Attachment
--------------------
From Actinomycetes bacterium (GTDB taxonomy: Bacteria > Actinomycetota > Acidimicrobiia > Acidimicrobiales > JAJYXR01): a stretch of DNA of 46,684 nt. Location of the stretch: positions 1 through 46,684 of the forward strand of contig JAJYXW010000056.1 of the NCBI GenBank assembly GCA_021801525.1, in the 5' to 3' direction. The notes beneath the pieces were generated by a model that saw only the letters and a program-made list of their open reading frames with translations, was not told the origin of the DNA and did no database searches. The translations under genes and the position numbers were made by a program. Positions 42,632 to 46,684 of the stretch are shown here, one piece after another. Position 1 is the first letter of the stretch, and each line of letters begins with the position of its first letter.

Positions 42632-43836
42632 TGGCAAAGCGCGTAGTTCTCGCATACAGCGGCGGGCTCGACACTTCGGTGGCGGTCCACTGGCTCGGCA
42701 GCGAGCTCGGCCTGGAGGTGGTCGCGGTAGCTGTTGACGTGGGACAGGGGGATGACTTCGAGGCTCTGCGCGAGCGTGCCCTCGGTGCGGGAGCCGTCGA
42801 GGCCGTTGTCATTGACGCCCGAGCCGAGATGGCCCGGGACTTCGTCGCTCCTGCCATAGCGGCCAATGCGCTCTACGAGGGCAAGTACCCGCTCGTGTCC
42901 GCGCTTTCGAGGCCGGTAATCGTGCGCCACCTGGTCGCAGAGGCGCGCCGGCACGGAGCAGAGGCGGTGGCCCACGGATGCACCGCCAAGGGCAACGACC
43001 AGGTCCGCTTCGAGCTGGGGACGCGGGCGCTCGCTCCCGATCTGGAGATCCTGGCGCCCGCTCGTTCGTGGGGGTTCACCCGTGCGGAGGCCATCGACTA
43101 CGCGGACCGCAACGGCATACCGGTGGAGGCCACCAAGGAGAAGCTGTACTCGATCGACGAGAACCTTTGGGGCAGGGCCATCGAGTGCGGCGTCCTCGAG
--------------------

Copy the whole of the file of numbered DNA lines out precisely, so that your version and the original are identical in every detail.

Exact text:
From Actinomycetes bacterium (GTDB taxonomy: Bacteria > Actinomycetota > Acidimicrobiia > Acidimicrobiales > JAJYXR01): a stretch of DNA of 46,684 nt. Location of the stretch: positions 1 through 46,684 of the forward strand of contig JAJYXW010000056.1 of the NCBI GenBank assembly GCA_021801525.1, in the 5' to 3' direction. The notes beneath the pieces were generated by a model that saw only the letters and a program-made list of their open reading frames with translations, was not told the origin of the DNA and did no database searches. The translations under genes and the position numbers were made by a program. Positions 42,632 to 46,684 of the stretch are shown here, one piece after another. Position 1 is the first letter of the stretch, and each line of letters begins with the position of its first letter.

Positions 42632-43836
42632 TGGCAAAGCGCGTAGTTCTCGCATACAGCGGCGGGCTCGACACTTCGGTGGCGGTCCACTGGCTCGGCA
42701 GCGAGCTCGGCCTGGAGGTGGTCGCGGTAGCTGTTGACGTGGGACAGGGGGATGACTTCGAGGCTCTGCGCGAGCGTGCCCTCGGTGCGGGAGCCGTCGA
42801 GGCCGTTGTCATTGACGCCCGAGCCGAGATGGCCCGGGACTTCGTCGCTCCTGCCATAGCGGCCAATGCGCTCTACGAGGGCAAGTACCCGCTCGTGTCC
42901 GCGCTTTCGAGGCCGGTAATCGTGCGCCACCTGGTCGCAGAGGCGCGCCGGCACGGAGCAGAGGCGGTGGCCCACGGATGCACCGCCAAGGGCAACGACC
43001 AGGTCCGCTTCGAGCTGGGGACGCGGGCGCTCGCTCCCGATCTGGAGATCCTGGCGCCCGCTCGTTCGTGGGGGTTCACCCGTGCGGAGGCCATCGACTA
43101 CGCGGACCGCAACGGCATACCGGTGGAGGCCACCAAGGAGAAGCTGTACTCGATCGACGAGAACCTTTGGGGCAGGGCCATCGAGTGCGGCGTCCTCGAG